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Few days are as conspicuous and as significant in the liturgical calendar of the American civil religion than Thanksgiving. The language and rituals of the holiday are unmistakably religious in nature; a mythic origin story, a call for supplication and gratitude, the breaking of bread (or carving of turkey) with family both chosen and not.
As religious (or “religious”) as the form of Thanksgiving is, the holiday is also estimably secular, a readymade day of observance in part designed to incorporate pluralistic understandings of what it means to be an American. That’s purposeful; for supposedly being about New England Puritans and their (semi) apocryphal meal with local Indians, Thanksgiving only became a national holiday following the Civil War.
Central to the day are less events that happened in the 17th century than the ever-regenerative work of constructing what exactly it means to be an American. Like anything religious at its core, Thanksgiving invites skepticism as well as orthodoxy, yet that’s always been intrinsic to what makes the holiday, and the country which it embodies, so fascinating, as these pieces spanning a decade of Religion Dispatches can attest to.
Religious or secular? Puritan or pluralistic? Insular or expansive? Bruce David Forbes investigates the contradictions that lay behind the cranberry sauce; the paradoxes beyond the pumpkin pie.
Surprisingly, all of the decades-long Thanksgiving advocacy prior to Lincoln’s proclamation never included any mention of the 1621 Pilgrim and Indian story, the basis of so many Thanksgiving pageants in the 1900s. The holiday came first, and the mythic 1621 event became a focus only later.
Returning to the mythic conventions behind Thanksgiving—including the narrative which casts the pilgrims’ journey to America as an Exodus story that enacts the promises of religious freedom—I ask what role the holiday could still have in a nation increasingly defined by nationalist and authoritarian madness. As divisive and intolerant as the actual pilgrims were, I suggest that the broader themes of the day still contain the seeds of liberation.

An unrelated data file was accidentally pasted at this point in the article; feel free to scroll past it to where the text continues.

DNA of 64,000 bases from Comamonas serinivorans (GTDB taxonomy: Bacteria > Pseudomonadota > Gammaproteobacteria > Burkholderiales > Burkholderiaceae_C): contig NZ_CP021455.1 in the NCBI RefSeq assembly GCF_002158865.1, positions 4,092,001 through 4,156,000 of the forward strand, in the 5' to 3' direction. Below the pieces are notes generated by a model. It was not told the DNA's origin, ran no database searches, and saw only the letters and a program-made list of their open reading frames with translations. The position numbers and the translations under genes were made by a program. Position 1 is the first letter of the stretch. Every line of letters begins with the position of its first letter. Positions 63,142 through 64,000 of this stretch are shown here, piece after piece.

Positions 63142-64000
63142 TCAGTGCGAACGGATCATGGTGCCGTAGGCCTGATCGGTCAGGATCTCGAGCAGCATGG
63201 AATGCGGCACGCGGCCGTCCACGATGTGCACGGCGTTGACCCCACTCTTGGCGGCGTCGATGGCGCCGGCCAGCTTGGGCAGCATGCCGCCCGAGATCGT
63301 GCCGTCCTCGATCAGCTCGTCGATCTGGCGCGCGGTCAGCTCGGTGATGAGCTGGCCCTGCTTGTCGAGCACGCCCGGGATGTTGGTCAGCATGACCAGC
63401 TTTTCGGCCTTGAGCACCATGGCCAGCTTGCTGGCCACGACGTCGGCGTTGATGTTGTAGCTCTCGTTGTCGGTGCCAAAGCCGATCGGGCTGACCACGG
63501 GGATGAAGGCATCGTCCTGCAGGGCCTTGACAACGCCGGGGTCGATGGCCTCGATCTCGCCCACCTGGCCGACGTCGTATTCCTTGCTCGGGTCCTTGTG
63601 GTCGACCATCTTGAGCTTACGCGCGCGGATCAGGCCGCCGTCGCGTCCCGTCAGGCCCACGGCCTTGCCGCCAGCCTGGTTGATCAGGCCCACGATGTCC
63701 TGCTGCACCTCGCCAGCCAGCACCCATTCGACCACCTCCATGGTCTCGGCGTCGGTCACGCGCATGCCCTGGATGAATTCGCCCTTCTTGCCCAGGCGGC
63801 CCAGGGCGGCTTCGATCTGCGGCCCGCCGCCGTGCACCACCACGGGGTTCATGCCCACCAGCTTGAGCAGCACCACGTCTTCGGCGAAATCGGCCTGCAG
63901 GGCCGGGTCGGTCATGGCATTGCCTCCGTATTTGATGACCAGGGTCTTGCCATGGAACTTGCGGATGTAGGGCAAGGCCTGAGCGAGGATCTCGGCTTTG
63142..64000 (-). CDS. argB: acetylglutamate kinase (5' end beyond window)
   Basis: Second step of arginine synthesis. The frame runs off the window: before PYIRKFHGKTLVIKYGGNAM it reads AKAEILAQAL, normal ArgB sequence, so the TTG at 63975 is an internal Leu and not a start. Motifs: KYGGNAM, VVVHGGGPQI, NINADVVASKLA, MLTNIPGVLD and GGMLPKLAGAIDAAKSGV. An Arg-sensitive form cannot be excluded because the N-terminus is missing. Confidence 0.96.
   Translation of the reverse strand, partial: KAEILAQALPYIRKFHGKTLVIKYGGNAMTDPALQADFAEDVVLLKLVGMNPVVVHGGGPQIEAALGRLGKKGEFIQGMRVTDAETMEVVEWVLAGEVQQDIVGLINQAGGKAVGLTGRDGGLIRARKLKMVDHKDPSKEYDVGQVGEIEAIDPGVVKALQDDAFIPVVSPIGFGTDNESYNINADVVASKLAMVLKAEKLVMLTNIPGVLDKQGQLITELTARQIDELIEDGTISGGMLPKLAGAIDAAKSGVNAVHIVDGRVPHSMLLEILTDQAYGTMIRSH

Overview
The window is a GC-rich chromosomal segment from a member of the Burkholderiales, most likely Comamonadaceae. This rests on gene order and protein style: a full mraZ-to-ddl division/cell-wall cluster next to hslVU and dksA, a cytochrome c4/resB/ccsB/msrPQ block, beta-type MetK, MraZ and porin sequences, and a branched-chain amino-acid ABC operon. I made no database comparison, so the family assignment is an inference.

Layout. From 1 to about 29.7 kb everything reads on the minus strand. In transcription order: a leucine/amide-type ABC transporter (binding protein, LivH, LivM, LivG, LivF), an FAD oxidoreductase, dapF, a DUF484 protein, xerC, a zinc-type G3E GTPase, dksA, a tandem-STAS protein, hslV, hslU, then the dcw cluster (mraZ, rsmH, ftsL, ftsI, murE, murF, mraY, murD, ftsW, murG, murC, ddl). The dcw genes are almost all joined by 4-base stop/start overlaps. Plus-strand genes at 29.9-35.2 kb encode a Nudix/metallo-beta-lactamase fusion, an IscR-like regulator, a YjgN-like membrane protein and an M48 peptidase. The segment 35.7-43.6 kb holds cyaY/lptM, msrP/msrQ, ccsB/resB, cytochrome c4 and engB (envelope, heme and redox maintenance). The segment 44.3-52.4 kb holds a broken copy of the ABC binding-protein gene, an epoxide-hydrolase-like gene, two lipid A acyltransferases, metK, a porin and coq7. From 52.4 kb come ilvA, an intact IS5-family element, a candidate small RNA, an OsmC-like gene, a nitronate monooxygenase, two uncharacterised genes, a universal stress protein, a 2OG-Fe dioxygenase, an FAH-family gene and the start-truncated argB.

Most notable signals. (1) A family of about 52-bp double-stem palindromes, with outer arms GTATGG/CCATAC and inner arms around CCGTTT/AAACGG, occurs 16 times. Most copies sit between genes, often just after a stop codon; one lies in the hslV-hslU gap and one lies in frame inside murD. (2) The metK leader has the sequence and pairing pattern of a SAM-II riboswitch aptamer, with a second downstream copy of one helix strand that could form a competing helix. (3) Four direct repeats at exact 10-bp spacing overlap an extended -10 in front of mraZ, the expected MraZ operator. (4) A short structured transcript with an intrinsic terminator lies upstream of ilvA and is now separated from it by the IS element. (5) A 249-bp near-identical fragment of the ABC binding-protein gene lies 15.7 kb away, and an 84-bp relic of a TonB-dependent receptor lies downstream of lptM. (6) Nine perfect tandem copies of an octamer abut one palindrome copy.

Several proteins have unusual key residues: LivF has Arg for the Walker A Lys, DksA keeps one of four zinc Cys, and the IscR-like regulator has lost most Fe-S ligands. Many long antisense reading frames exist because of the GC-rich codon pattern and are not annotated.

At its core this is really a debate about the interpretive significance of the mythic story of America’s foundation. The conservative reads a tale about Anglo-American Protestant hegemony and the opening up of North American resources. But the radical, perhaps even the mystical interpreter, reads a more allegorically profound story about America as “Mother of Exiles,” a universal space that encompases all ethnicities, cultures, and religions precisely because of its universality.
Melissa Borja illuminates a Thanksgiving dinner held in 1979 when prominent Jewish leader Rabbi Bernard Mandelbaum and Notre Dame University president Father Theodore Hesburgh joined President Jimmy Carter in an event meant to raise awareness of the plight of Cambodian and Vietnamese refugees. Following the United States’ disastrous wars in Southeast Asia, the humble dinner was meant to return to certain values shared by both the promise of the holiday, but also the ethic of care exemplified in Judaism, Catholicism, and Protestantism.
The cooperation between religious communities and government—so vividly on display in the fall of 1979—has broken down. Refugee resettlement has emerged as a starkly partisan issue, and government leaders at all levels have forcefully opposed resettling Syrian refugees.
Part of the creative ferment of Thanksgiving, as an invented and endlessly malleable holiday, are the ways in which America’s diversity of cultures and religions can repurpose the holiday. Jodi Eichler-Levine writes about the congruences of Judaism and Thanksgiving when the holiday happened to coincide with Hanukkah in 2013, the last time that’s on the schedule for 78,000 years.
One USA Today headline phrased it perfectly: “Thanksgivukkah stirs thanks, angst.” As a scholar of religions, I see Thanksgivukkah as a phenomenon to unpack, not to judge. As a Jewish American, I am seduced by the joys and kitsch of this once-in-a-life time event … but it’s still not the Christmas tree I longed for as a child.